At the heart of all cultural architecture is exchange. Drawing people, buildings and experiences together, these projects are made to connect us to larger ideas and each other. From museums to theaters and libraries, cultural projects reflect contemporary life. This year, the 2021 A+Awards winners include an iconic collection of structures built around the globe. Each project rethinks what exchange looks like between people, architecture and place. In turn, they boldly look to the future of design.
Drawn from diverse geographies, the following projects include both Jury and Popular Choice award winners. Whether expanding the formal, spatial or experiential potential of architecture, they each implement new ideas on construction and craft, as well as human connection. Made as landmarks, civic spaces and icons, they explore what it means to live together today.
Forum Groningen was made for exchange, interaction and debate. At its core, the design was organized as a ‘living room’ for the city. The new multifunctional building is located in the center of Groningen; it is a cultural ‘department store’ filled with books and images, that offers exhibition spaces, movie halls, assembly rooms, and restaurants.
Forum Groningen is a cultural space that presents information thematically in a way that transcends different media. The building is designed as single clear volume to express the desire for synergy and combine different facilities into one new compound.
Cultural projects span a wide variety of typologies. For this church project, the architects aimed to capture the most important elements of nature: the sea, the sky, and the sunset. To this triad they added two powerful artificial elements: triangle and circle.
As they note, the simple and powerful triangle is an eternal monument standing between the sea and the sky, and the shape that pierces the sky carries a strong spirituality. The light of the setting sun, passing through the gap in between, materializes perception of time. The rotating device can follow the position of the setting sun in the four seasons and interpret the meaning of “the moment is eternity.”
Tadao Ando challenges the idea of “dynamic geometry” in the design of He Art Museum (HEM) and exploring the potential role of architecture in cultural exchange. Located in Shunde, Guangdong, HEM is a family established, non-profit private art museum.
The design pursues the philosophy of spatial integration, involving geometrical design elements — square and circle — to create a sense of contrast. Exemplified by the world’s first and only double-helix staircase made with slick concrete and spacious innovative exhibition halls in circular structure, the design provides a generative space to create multi-dimensional cultural and artistic experiences.
As a welcoming space and office area for visitors who come to visit the Museum of Agriculture in Thailand, this project is a monumental landmark. The Golden Jubilee Museum of Agriculture is well-known as a place that propagates knowledge about all kinds of agriculture in Thailand. Visitors are introduced to the key objective of the institution before entering the main exhibition or any other parts. The function inside this building includes a variety size of seminar rooms, as well as an exhibition space, museum shop, office, and more.
Cradle Mountain Visitor Centre was designed as a cultural building of contrasts. The project’s raw exterior unwinds into a warm, soft, delicate timber lining. The building is the first development in a major plan to reimagine the iconic Cradle Mountain experience. It offers a warm alpine welcome to reflect both the sense of rugged-up anticipation on arrival and the distinctive geology that surrounds it. The team designed the buildings to feel grounded, as if carved from a solid rock by a glacier. The umbrella rain-screen form references the folding angular geology of the site, inviting visitors into the cave-like timber interior.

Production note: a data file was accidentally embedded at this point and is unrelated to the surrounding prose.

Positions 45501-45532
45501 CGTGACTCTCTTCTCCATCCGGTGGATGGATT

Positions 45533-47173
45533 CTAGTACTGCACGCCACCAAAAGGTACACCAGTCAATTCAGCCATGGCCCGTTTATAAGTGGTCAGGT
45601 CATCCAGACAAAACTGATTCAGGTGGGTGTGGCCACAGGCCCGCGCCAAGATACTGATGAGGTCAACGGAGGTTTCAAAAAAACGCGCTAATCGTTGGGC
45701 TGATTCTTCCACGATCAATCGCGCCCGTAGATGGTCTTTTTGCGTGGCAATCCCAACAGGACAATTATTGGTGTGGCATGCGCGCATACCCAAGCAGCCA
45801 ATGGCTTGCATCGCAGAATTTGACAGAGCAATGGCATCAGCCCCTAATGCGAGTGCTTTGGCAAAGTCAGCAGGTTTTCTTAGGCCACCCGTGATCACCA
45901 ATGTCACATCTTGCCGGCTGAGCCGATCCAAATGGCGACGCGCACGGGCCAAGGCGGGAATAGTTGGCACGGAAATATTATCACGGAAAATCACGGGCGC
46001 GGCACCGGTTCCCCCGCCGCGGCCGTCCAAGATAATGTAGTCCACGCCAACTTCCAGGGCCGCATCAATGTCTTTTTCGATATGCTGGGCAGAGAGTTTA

The Hoi Ha Visitor Centre is connected to the waterfront by a country trail that runs along the mangroves. It is located within a beautiful woodland in Sai Kung West Country Park near the Hoi Ha Wan Marine Park — a scenic sea area with diverse marine lives in northeast Hong Kong.
The Centre comprises a multi-purpose room, a caretakers’ office, reception area, lavatories for visitors and supporting facilities. It serves to introduce the Marine Park to visitors before they proceed to the waterfront via the trail. The buildings in the Visitor Centre embrace a central lawn where gathering and activities for large group of visitors take place.
Cited along the axis of a mountain, MAD’s Yabuli design is a tent-like structure that is defined by soft, sloping lines. The project’s location in Northeastern China is known for its rugged terrain and frigid temperatures, particularly its snow-capped mountains and innocent snowfields. It’s also home to annual summits hosted by the China Entrepreneur Forum (CEF) – an internationally known economic platform considered as the ‘Davos of Asia.’ In 2017, the CEF decided to construct a permanent venue for itself. The result is a design that casually mirrors its mountainous backdrop while settling quietly into the landscape.
Designed to be a cultural icon, the Imperial Kiln Museum is also a borderless museum. Located in the center of Jingdezhen historic district, it is found adjacent to the Ming and Qing imperial kiln ruins. It is a national museum with special significance and a key project of Jiangxi Province.
The building area of the museum is mainly divided into the ground floor and the underground floor. The project comprises more than half a dozen vaults based on the traditional form of the kilns. On the lower level, indoor and outdoor spaces are interconnected; each of the vaults and courtyards, and together with the first floor, forms a three-dimensional space with a strong local cultural grounding.